Do I Have To Sign An Arbitration Agreement

In the vast majority of cases, an electronic or digital signature will have as much strength and impact as an original signature. While there may be situations where digital signature is not an option, these circumstances are rare. As a general rule, an arbitration agreement is presented at the time they are recruited (either as part of a longer employment contract or as a separate document). But sometimes a company decides to ask current employees to sign an agreement. In both cases, one often wonders: do I have to sign the agreement? If signing an employment contract is a condition of employment, whether you are a member of the company or you are already a worker, you must sign it if you want to have a job. Under California law and any other state`s law, an employer may refuse to hire (or fire you) if you refuse to accept all of your labor disputes. You have the right to have a lawyer review each contract before signing, including a staff arbitration agreement. If your employer has required you to sign one, tell your employer that you want a copy so you can have it checked by a lawyer before you sign. Each business should have a registered agent and, in many cases, it is prescribed by law.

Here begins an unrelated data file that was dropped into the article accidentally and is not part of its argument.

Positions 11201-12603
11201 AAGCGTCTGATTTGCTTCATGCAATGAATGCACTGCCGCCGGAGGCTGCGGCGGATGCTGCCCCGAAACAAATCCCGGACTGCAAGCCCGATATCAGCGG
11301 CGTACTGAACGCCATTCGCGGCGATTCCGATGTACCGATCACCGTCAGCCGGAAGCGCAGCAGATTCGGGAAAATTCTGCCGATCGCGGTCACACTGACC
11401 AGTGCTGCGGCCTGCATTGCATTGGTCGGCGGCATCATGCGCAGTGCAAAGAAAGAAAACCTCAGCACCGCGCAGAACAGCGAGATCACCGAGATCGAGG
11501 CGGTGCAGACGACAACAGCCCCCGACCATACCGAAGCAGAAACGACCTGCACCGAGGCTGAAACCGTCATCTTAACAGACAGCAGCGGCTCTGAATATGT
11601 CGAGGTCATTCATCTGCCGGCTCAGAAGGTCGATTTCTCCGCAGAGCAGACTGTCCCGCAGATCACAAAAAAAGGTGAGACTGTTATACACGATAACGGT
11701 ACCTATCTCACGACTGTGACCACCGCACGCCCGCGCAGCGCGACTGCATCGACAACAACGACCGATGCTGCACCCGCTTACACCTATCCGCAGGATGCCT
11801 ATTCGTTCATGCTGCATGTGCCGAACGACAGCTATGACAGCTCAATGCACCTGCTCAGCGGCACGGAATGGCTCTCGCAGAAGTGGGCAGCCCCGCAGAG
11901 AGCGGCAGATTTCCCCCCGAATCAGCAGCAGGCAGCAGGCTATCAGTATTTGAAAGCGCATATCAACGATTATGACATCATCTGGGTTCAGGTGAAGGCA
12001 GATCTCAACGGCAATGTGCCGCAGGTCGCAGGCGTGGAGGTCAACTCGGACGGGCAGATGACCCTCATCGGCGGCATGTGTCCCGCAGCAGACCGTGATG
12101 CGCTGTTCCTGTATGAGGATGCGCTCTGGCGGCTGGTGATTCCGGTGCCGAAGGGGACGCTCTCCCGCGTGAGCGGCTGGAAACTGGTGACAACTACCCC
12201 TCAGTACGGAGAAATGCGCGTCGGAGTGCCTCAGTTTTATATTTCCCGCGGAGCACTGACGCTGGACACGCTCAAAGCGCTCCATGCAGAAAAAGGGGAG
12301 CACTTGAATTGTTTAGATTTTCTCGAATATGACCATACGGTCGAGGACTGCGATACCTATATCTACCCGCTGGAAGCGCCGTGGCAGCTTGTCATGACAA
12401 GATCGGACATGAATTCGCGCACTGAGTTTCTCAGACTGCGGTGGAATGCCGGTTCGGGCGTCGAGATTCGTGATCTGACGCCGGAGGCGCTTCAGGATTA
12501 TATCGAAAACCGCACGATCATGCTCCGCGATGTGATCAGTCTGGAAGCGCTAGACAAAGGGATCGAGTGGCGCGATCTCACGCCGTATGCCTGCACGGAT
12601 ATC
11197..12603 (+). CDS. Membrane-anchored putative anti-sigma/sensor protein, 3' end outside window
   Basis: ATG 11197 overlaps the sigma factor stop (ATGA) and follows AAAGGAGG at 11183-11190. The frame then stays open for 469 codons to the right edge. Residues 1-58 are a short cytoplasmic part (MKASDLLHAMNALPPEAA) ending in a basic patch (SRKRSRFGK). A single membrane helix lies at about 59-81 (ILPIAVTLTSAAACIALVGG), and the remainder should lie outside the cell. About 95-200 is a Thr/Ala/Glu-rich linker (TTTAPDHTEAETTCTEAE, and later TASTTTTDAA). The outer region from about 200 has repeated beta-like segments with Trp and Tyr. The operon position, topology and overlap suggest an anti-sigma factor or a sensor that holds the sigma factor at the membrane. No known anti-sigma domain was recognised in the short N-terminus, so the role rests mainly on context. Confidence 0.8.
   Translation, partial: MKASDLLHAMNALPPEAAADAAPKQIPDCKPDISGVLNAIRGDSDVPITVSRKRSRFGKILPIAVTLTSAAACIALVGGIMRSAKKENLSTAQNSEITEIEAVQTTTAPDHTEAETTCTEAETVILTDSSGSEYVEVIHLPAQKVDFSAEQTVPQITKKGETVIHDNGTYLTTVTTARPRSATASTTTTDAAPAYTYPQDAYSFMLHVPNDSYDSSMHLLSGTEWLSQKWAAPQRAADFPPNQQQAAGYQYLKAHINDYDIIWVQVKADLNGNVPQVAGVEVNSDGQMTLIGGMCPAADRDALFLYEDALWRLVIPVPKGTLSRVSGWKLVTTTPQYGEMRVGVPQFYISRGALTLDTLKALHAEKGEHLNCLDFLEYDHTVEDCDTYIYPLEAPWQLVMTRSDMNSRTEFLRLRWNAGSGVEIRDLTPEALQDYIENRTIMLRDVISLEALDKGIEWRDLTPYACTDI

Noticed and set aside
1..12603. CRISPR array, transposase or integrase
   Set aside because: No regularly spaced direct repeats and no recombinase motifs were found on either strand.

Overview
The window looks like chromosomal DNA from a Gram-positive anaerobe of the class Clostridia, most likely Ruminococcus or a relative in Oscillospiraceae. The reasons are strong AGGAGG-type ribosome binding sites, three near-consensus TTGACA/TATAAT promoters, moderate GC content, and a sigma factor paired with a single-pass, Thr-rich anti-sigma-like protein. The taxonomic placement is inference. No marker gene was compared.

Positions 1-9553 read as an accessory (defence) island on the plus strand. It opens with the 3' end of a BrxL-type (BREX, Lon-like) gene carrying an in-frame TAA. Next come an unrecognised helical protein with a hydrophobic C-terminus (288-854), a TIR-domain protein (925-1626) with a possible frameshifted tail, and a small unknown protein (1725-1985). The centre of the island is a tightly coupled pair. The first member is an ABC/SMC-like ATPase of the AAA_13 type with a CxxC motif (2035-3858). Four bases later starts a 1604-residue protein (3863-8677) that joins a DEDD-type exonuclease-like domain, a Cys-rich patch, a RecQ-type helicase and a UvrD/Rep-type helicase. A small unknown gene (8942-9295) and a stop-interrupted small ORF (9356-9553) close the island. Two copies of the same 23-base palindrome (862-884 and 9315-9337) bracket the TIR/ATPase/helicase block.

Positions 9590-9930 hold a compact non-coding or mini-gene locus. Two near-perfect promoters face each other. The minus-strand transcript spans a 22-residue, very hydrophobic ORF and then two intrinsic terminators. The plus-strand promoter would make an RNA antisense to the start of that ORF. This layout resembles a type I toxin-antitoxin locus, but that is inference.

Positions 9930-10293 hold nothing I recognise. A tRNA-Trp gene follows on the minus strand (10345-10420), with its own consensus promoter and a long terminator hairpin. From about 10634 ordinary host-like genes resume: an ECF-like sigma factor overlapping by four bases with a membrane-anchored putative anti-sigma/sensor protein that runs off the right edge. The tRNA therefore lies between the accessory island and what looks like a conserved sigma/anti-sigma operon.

Most arbitration decisions are binding, which means that as soon as the arbitrator makes a decision, you cannot appeal and ask that your case be retried, either by another arbitrator or by the courts. However, if you are a worker who has signed an arbitration agreement with your employer and feels discriminated against, the arbitration agreement does not deprive you of the right to go to a government agency such as the Equal Employment Commission (EEOC). The filing of a discrimination complaint opens an investigation by the EEOC and, depending on the results, the Agency may bring an action on your behalf. At the same time, California law requires that an arbitration agreement contain certain conditions to be applicable. For example, the employer must pay all arbitration costs, including fees for arbitrators that can easily be tens of thousands of dollars. And an arbitration agreement cannot limit an employee`s rights to “discovery” or damages that can be recovered. In addition, in recent years, state and federal courts in California have refused to impose provisions in arbitration agreements that prevent employees from filing a class action.